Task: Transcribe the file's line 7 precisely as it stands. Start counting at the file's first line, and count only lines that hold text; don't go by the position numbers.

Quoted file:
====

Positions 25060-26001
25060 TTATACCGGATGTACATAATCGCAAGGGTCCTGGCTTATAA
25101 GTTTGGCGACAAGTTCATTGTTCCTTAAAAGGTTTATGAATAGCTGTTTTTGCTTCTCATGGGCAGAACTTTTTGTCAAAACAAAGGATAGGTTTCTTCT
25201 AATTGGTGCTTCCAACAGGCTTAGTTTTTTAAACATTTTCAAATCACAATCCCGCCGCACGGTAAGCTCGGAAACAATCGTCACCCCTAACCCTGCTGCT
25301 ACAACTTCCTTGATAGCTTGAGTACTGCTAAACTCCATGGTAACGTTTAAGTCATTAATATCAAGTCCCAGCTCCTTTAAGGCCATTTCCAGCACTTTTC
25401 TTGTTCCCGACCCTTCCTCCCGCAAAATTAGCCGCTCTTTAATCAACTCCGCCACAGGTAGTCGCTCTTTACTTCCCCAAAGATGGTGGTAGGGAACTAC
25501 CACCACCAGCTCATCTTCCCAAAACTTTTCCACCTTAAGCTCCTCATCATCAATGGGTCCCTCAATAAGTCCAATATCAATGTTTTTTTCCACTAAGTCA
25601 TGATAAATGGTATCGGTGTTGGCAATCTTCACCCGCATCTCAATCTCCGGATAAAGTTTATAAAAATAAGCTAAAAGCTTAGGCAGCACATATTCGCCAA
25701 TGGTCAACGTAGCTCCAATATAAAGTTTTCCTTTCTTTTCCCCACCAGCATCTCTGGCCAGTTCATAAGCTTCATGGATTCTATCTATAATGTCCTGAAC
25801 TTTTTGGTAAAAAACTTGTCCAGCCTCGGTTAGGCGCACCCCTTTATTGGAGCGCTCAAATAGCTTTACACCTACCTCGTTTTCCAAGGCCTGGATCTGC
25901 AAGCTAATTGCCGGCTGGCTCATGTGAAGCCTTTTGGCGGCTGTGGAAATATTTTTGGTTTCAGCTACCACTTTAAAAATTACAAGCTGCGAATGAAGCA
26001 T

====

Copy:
25501 CACCACCAGCTCATCTTCCCAAAACTTTTCCACCTTAAGCTCCTCATCATCAATGGGTCCCTCAATAAGTCCAATATCAATGTTTTTTTCCACTAAGTCA